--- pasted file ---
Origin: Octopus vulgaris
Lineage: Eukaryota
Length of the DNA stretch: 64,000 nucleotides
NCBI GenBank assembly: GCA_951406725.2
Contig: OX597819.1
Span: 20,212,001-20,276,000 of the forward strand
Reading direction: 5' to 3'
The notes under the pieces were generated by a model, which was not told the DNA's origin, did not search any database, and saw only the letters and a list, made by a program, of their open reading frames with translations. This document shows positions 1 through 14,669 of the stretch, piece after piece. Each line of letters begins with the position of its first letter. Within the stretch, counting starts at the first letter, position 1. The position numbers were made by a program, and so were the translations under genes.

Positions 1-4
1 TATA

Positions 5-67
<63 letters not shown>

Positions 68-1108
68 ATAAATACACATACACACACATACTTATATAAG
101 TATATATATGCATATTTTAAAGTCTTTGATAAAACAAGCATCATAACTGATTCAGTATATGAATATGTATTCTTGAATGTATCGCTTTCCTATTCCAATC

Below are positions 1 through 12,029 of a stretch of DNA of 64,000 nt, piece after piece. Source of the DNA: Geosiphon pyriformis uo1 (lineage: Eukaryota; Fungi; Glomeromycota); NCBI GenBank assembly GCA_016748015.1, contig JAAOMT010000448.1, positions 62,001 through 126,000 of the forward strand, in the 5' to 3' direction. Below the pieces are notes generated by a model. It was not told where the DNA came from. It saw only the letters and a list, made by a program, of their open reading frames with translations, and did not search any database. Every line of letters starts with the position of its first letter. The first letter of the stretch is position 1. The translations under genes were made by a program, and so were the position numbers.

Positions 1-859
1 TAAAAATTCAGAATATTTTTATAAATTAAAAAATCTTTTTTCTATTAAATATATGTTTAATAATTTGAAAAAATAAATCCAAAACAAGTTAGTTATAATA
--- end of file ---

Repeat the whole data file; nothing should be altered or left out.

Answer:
Origin: Octopus vulgaris
Lineage: Eukaryota
Length of the DNA stretch: 64,000 nucleotides
NCBI GenBank assembly: GCA_951406725.2
Contig: OX597819.1
Span: 20,212,001-20,276,000 of the forward strand
Reading direction: 5' to 3'
The notes under the pieces were generated by a model, which was not told the DNA's origin, did not search any database, and saw only the letters and a list, made by a program, of their open reading frames with translations. This document shows positions 1 through 14,669 of the stretch, piece after piece. Each line of letters begins with the position of its first letter. Within the stretch, counting starts at the first letter, position 1. The position numbers were made by a program, and so were the translations under genes.

Positions 1-4
1 TATA

Positions 5-67
<63 letters not shown>

Positions 68-1108
68 ATAAATACACATACACACACATACTTATATAAG
101 TATATATATGCATATTTTAAAGTCTTTGATAAAACAAGCATCATAACTGATTCAGTATATGAATATGTATTCTTGAATGTATCGCTTTCCTATTCCAATC

Below are positions 1 through 12,029 of a stretch of DNA of 64,000 nt, piece after piece. Source of the DNA: Geosiphon pyriformis uo1 (lineage: Eukaryota; Fungi; Glomeromycota); NCBI GenBank assembly GCA_016748015.1, contig JAAOMT010000448.1, positions 62,001 through 126,000 of the forward strand, in the 5' to 3' direction. Below the pieces are notes generated by a model. It was not told where the DNA came from. It saw only the letters and a list, made by a program, of their open reading frames with translations, and did not search any database. Every line of letters starts with the position of its first letter. The first letter of the stretch is position 1. The translations under genes were made by a program, and so were the position numbers.

Positions 1-859
1 TAAAAATTCAGAATATTTTTATAAATTAAAAAATCTTTTTTCTATTAAATATATGTTTAATAATTTGAAAAAATAAATCCAAAACAAGTTAGTTATAATA